FILM UNFILTERED – Kalra shines in ‘Blinded by the Light’

FILM UNFILTERED – Kalra shines in ‘Blinded by the Light’


Music plays an integral part in our lives and as I discussed a few weeks ago in this column, I spoke at length about the Beatles as an influence in my father’s life and my own upbringing.

Some of my earliest and best memories are punctuated by recollections of artists or songs. I still recall Electric Light Orchestra, Bee Gees and ABBA on the radio as my father drove us home after seeing “Star Wars” in East Providence in 1977. Van Halen’s titular “1984” album dictated my whole summer that year, and “Burn” by the Cure will always remind me of Brandon Lee’s tragic accidental death filming “The Crow.” There are probably a hundred other songs I could reference as having a burned imprint on to my memories but my point is they dictate portions or events of our lives, much like the circumstances in this week’s release “Blinded by the Light.”

The film centers around a Pakistani family living in Luton, England, in 1987. Specifically, the lone son, Javed (Viveik Kalra) is an aspiring writer who’s been keeping diaries for 10 years and writes poetry and song lyrics occasionally for his friend Matt (Dean-Charles Chapman). He is a ship adrift as he begins school that year until he meets Roop (Aaron Phagura), a Sikh who introduces him to the music of Bruce Springsteen. Javed soon begins to hear and understand the deeper meanings behind the music of this American from Asbury Park, N.J. The lyrics begin to influence Javed in ways he is unaccustomed to, opening him up to thoughts and behaviors that fly against the traditional Muslim upbringing of his parents. His English teacher Ms. Clay (Hayley Atwell) is very supportive of him and sees his potential, as does classmate Eliza (Nell Williams).

What really comes through about halfway through this film is that it’s a story about father and son. Kulvinder Ghir plays Javed’s strict but proud father, and after suffering a layoff from his job maintains that everyone else in the family must work and contribute to pay the bills. Of course, Javed is struggling with his internal growth into maturity and defies his father and makes a fateful decision on his sister’s wedding day.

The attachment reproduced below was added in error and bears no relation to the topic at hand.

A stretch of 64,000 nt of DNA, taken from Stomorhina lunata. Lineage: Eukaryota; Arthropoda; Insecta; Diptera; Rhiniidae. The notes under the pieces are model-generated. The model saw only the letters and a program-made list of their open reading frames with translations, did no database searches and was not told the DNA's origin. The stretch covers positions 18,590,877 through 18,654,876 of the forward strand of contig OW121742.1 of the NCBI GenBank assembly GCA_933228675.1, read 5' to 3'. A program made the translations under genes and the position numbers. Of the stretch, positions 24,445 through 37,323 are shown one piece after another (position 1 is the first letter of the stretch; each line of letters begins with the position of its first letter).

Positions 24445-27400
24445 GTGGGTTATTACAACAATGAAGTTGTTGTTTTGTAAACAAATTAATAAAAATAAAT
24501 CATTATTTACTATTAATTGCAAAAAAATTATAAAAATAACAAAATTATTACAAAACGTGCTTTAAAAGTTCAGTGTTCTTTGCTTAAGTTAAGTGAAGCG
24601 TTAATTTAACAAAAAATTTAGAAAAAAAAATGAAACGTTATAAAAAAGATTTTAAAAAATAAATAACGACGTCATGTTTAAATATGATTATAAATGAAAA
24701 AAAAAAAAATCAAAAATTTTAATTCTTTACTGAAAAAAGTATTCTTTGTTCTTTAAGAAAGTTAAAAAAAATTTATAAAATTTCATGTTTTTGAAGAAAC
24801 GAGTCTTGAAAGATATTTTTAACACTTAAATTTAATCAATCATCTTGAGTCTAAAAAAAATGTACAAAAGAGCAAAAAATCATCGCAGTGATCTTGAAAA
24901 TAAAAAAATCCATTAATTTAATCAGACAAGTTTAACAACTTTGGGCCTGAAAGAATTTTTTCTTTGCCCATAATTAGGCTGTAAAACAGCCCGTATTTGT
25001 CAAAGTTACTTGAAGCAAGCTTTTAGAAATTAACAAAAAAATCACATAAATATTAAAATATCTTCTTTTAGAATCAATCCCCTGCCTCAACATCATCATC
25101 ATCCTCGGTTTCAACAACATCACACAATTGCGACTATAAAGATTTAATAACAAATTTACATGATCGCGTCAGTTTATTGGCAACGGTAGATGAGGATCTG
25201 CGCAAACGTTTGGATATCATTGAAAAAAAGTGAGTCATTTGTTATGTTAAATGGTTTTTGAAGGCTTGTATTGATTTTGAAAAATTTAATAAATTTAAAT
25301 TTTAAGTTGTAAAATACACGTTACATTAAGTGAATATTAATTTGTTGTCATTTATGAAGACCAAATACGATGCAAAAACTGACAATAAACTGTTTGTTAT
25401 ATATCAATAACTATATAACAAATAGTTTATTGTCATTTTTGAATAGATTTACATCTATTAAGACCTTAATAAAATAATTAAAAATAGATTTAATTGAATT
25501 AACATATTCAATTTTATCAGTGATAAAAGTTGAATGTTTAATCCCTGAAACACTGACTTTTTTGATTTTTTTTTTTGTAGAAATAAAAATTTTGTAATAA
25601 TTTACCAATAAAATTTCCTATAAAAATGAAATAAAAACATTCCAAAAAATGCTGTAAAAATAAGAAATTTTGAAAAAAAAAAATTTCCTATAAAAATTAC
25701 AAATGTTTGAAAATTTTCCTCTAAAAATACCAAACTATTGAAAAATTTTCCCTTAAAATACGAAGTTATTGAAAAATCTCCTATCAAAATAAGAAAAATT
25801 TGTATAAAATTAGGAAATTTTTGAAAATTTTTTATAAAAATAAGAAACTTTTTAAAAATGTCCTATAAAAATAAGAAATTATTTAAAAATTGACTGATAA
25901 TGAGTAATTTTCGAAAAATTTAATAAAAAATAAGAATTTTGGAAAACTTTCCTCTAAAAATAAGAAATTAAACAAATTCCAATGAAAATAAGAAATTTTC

Young actor and relative newcomer Kalra is stupendous here. He easily captures the angst and uneasiness of not only a teenager but also that of an immigrant who is still facing discrimination. The irony, of course, is that if it wasn’t clearly indicated during the film with use of dates, this would seem eerily relevant in today’s political clime with white nationalists and distrust of people of color or those in hijabs. The backdrop of late ’80s England isn’t all that different from the environment here now in a very divided America.

The use of Springsteen’s music is peppered throughout most of the film and some moments are very poignant, especially the saxophone of Clarence Clemons on “Jungleland” during a very pivotal scene in the third act. Javed, like many others, myself included, strives to produce and influence and wants to have his voice heard and is committed to giving up what means most in order to be heard. This is a welcomed relief after enduring the dull “Yesterday” only a few weeks ago. You’ll find yourself tapping fingers and foot to Bruce’s tunes.

The film is rated PG-13.

“Blinded by the Light” stars, from left, Nell Williams, Viveik Kalra and Aaron PhaGura.